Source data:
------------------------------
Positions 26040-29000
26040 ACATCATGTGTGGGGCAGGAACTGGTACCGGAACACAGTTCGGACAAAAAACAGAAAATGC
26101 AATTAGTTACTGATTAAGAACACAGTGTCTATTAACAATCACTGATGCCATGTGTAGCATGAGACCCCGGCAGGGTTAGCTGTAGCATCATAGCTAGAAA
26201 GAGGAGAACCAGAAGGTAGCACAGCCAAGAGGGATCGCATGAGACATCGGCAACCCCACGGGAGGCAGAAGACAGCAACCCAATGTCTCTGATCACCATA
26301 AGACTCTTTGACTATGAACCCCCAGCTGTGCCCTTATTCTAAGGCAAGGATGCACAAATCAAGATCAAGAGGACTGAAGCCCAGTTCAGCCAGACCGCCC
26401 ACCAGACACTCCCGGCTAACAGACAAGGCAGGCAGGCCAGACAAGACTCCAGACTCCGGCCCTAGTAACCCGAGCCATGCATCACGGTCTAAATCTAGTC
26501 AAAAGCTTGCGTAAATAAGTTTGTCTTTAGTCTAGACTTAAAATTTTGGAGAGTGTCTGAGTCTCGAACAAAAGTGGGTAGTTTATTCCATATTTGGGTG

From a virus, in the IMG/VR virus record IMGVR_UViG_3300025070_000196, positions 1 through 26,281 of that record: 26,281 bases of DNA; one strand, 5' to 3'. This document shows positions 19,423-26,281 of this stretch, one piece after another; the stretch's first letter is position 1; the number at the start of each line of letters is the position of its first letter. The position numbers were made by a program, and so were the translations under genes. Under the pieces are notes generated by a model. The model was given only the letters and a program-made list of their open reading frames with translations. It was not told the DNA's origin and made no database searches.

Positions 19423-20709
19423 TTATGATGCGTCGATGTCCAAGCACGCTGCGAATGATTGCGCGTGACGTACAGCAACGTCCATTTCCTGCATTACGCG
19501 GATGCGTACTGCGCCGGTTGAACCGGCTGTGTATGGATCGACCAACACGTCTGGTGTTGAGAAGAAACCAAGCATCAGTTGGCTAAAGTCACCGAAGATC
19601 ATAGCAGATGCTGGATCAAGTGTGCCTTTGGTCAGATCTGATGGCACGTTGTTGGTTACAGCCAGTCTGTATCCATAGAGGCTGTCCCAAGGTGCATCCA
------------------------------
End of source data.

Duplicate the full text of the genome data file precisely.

Positions 26040-29000
26040 ACATCATGTGTGGGGCAGGAACTGGTACCGGAACACAGTTCGGACAAAAAACAGAAAATGC
26101 AATTAGTTACTGATTAAGAACACAGTGTCTATTAACAATCACTGATGCCATGTGTAGCATGAGACCCCGGCAGGGTTAGCTGTAGCATCATAGCTAGAAA
26201 GAGGAGAACCAGAAGGTAGCACAGCCAAGAGGGATCGCATGAGACATCGGCAACCCCACGGGAGGCAGAAGACAGCAACCCAATGTCTCTGATCACCATA
26301 AGACTCTTTGACTATGAACCCCCAGCTGTGCCCTTATTCTAAGGCAAGGATGCACAAATCAAGATCAAGAGGACTGAAGCCCAGTTCAGCCAGACCGCCC
26401 ACCAGACACTCCCGGCTAACAGACAAGGCAGGCAGGCCAGACAAGACTCCAGACTCCGGCCCTAGTAACCCGAGCCATGCATCACGGTCTAAATCTAGTC
26501 AAAAGCTTGCGTAAATAAGTTTGTCTTTAGTCTAGACTTAAAATTTTGGAGAGTGTCTGAGTCTCGAACAAAAGTGGGTAGTTTATTCCATATTTGGGTG

From a virus, in the IMG/VR virus record IMGVR_UViG_3300025070_000196, positions 1 through 26,281 of that record: 26,281 bases of DNA; one strand, 5' to 3'. This document shows positions 19,423-26,281 of this stretch, one piece after another; the stretch's first letter is position 1; the number at the start of each line of letters is the position of its first letter. The position numbers were made by a program, and so were the translations under genes. Under the pieces are notes generated by a model. The model was given only the letters and a program-made list of their open reading frames with translations. It was not told the DNA's origin and made no database searches.

Positions 19423-20709
19423 TTATGATGCGTCGATGTCCAAGCACGCTGCGAATGATTGCGCGTGACGTACAGCAACGTCCATTTCCTGCATTACGCG
19501 GATGCGTACTGCGCCGGTTGAACCGGCTGTGTATGGATCGACCAACACGTCTGGTGTTGAGAAGAAACCAAGCATCAGTTGGCTAAAGTCACCGAAGATC
19601 ATAGCAGATGCTGGATCAAGTGTGCCTTTGGTCAGATCTGATGGCACGTTGTTGGTTACAGCCAGTCTGTATCCATAGAGGCTGTCCCAAGGTGCATCCA